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The Job Interview TV Series

If you teach anything about job interviews, you may want to consider using an episode from the television series The Job Interview.  This show takes an inside look at potential employees as they interview for a specific job.  Students get to see firsthand what the interviewees are wearing, how they act and how they respond to specific questions and problems. Employers react and discuss how each candidate’s mannerisms and answers impact their decisions.  This show offers many great discussion points and easily holds the attention of high school students.

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The Laundry Room Breakout

Another breakout here…this time with laundry!  Laundry can be so dry and boring to teach that I wanted to put together something interactive and a little challenging for students to apply the information they learned.  This is in keeping with my other breakouts as the challenges involve completing activities that lead to four digit codes that unlock succeeding boxes, ultimately, reaching the final prize box!  I was not disappointed as students really worked well together in their randomly assigned teams, utilizing their knowledge and a little technology as they competed and collaborated to solve the challenges in under 43 minutes!

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Activities Resume

Over the years, I’ve written a lot of letters of recommendation for my students as I’m sure many of you have. Most of the time I had to either probe them for more information about their involvement in both in school and community activities or ask the guidance office for more information. When I started teaching my Career and Consumer Science class (similar to Adulting 101), I decided to include this assignment. Once students completed their digital activities resume, they could easily share it with perspective teachers, coaches, bosses, etc who would write them letters and it could be updated quickly as their activities changed. It’s also beneficial when filling out college applications as it’s a snapshot of their high school career. So, if you’re tired of tracking down background information on students who ask for recommendations, give this assignment a try!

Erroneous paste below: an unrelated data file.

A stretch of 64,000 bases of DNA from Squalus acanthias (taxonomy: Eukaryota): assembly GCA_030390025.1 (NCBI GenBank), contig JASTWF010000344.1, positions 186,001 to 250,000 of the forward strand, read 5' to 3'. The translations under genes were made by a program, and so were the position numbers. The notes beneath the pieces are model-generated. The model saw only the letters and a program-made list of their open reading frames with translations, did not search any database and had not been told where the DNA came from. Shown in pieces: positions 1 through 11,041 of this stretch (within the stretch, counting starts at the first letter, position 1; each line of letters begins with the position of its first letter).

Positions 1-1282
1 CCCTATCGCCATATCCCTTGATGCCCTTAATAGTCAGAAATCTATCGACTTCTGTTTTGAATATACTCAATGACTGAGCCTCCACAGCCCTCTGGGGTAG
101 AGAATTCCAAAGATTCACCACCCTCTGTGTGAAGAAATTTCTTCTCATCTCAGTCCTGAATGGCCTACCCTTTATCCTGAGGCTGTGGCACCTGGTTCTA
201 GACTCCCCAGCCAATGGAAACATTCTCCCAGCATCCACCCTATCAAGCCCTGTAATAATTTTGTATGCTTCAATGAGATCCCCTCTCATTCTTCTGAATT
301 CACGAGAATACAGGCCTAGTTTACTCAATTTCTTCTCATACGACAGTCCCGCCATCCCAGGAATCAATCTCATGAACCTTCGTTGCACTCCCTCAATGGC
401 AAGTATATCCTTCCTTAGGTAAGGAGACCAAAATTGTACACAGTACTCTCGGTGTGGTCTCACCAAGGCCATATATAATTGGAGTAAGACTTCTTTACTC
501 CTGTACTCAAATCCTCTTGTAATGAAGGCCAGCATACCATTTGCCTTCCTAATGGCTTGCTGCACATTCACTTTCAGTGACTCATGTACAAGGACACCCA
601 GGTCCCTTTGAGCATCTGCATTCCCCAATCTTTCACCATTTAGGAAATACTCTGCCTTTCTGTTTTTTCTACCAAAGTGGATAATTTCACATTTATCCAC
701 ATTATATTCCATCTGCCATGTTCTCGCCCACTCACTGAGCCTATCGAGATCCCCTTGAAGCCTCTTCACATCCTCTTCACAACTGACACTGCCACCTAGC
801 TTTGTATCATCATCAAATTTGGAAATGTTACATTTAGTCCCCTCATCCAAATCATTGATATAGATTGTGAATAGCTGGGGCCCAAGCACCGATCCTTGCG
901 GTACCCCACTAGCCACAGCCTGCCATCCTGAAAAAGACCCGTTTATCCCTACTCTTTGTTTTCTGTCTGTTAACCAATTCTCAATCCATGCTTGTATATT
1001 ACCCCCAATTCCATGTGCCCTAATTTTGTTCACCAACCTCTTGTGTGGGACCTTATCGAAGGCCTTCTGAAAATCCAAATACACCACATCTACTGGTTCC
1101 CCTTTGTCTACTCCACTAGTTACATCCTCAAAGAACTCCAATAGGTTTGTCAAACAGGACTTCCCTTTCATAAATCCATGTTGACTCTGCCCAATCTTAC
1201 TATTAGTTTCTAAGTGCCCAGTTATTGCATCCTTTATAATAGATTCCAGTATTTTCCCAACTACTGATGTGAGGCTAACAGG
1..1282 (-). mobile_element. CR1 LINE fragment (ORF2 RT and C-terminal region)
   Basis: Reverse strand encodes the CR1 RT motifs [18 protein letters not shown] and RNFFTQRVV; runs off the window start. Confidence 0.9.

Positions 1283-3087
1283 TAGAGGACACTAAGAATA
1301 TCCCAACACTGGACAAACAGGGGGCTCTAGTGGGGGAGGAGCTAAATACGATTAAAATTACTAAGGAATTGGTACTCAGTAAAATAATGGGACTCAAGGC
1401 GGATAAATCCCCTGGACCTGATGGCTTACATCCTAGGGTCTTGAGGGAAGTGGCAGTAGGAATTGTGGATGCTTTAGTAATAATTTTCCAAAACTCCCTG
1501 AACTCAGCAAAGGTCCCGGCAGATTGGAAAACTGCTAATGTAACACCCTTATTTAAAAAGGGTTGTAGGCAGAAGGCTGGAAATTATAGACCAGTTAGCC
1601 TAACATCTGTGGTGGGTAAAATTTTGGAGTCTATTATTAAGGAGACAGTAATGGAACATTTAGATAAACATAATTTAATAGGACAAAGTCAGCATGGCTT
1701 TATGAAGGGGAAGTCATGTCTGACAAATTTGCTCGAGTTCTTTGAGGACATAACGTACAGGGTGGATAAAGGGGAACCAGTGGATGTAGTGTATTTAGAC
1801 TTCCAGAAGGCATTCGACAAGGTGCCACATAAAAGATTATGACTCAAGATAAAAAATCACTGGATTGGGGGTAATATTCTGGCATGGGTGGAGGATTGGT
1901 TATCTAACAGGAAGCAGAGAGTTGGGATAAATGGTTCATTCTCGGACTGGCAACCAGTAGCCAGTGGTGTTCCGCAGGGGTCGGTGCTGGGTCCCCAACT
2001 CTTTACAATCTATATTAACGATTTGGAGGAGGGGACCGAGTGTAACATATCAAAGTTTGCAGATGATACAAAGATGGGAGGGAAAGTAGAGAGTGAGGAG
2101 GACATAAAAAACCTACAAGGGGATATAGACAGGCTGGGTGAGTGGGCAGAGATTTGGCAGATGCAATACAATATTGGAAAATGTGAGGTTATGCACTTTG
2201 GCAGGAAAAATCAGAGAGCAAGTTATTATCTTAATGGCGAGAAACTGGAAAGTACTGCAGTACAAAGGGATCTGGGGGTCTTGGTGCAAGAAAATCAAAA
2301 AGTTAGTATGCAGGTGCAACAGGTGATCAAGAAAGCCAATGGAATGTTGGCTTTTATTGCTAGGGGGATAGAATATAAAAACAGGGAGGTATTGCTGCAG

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Gidgee Gadget Lesson

I spent time this past summer browsing on the internet and reading teacher comments on Twitter. One of my favorite things is to watch TedTalk videos. I kept coming across ideas that what we teach students will be obsolete in 40 years, many future careers have not been invented, how fast knowledge doubles, advances in artificial intelligence, brain research, etc. So, what’s a teacher to teach? Or more importantly, what is it that students must be able to know and do to thrive in a future world full of unknowns? You may have additional thoughts but some of mine are students must be literate, be adaptive, be problem solvers, be able to think-outside-of-the-box, use technology, communicate effectively with others, work with others, and re-invent themselves in the workplace. Then, for the first time in my long career, my school adopted a partial block schedule with the first 2 days of the school year being block days. Students need to have positive experiences so they want to come back the next day plus I didn’t want to bore them. So, I wrote the Gidgee Gadget lesson. Take a look below to see what it’s all about!